Do World Heritage Sites matter in the 21st century? An event at the Venice Architecture Biennale

  • | Donald Insall Associates

We are delighted to be co-hosting a discussion at UNESCO by Bartlett School of Architecture and Donald Insall Associates at the Venice Architecture Biennale.

How does a city like Venice preserve its UNESCO World Heritage status and, at the same time, evolve into a thriving contemporary working community, not just for tourists but for its own inhabitants? Are there similarities between Venice and other cities in the world in terms of the challenges and opportunities afforded by their World Heritage status? Do historic cities engender collective well-being? What makes for good conservation without commodifying heritage into something sterile? How do you assess the value of heritage? How does Venice ’s heritage lend itself to being a Freespace?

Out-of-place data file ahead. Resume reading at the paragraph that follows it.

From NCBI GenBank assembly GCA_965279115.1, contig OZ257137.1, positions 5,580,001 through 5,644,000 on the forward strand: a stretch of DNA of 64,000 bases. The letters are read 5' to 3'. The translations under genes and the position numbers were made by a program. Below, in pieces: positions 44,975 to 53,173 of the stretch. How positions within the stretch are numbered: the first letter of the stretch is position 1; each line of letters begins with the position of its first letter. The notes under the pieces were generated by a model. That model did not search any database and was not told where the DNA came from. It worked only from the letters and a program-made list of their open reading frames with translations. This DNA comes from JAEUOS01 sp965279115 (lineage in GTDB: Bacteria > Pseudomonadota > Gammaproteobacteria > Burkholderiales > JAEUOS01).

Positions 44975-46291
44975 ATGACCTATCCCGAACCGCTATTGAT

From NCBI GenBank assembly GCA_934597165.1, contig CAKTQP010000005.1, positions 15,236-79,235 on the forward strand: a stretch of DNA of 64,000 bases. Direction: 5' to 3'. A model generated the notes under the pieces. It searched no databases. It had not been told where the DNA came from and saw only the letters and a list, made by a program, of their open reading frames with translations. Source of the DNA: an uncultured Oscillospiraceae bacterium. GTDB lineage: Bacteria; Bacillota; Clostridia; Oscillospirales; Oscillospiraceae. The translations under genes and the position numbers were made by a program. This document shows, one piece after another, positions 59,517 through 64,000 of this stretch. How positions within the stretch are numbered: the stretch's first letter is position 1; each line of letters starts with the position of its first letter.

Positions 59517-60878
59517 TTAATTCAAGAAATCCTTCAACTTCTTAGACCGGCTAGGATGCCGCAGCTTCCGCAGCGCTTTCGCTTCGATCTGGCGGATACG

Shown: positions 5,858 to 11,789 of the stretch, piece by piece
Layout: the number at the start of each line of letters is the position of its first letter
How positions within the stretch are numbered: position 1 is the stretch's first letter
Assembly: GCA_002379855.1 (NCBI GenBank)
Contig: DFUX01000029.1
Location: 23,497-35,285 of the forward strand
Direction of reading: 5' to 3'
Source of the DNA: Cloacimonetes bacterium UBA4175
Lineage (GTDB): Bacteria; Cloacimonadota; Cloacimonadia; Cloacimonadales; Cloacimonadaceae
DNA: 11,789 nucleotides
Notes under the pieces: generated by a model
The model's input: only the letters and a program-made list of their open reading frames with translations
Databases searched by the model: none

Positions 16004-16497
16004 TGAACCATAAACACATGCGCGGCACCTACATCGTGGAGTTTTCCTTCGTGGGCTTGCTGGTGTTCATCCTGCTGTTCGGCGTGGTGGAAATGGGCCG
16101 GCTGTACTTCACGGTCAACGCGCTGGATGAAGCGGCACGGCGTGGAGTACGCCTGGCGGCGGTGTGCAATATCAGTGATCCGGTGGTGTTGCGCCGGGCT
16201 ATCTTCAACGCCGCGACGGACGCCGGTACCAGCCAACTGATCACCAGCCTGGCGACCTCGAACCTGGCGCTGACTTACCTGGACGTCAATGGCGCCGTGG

Chaired by Prof. Alan Penn Dean of Faculty, The Bartlett School of Architecture with a panel including:

  • Francesco Bandarin, UNESCO Advisor for Heritage, Former Assistant Director-General for Culture, UNESCO and Director of UNESCO World Heritage Centre, Prof. of Urban Planning and Conservation at the University IUAV of Venice
  • Marino Folin, Architect, Prof. of Town Planning and Former Rector at the University IUAV of Venice, Curator of Italian Pavilion at the Venice Architecture Biennale (1996), Member of the General Council of the Cariverona Foundation
  • Tanvir Hasan, Architect and Deputy Chairman of Donald Insall Associates (London), UK’s leading conservation architecture practice celebrating its 60th anniversary this year with a continued interest in bringing historic buildings to life
  • Eric Parry, Architect and Founder of Eric Parry Architects (London), Royal Academician (RA), working with listed buildings and historically sensitive sites with a reputation for beautifully crafted and well-considered projects
  • Wang Shu, Architect and Founder of Amateur Architecture Studio (China) with partner and wife Lu Wenyu was made Pritzker Prize Laureate in 2012 on the back of a body of work that presents a contemporary approach acknowledging the rich tradition of Chinese architecture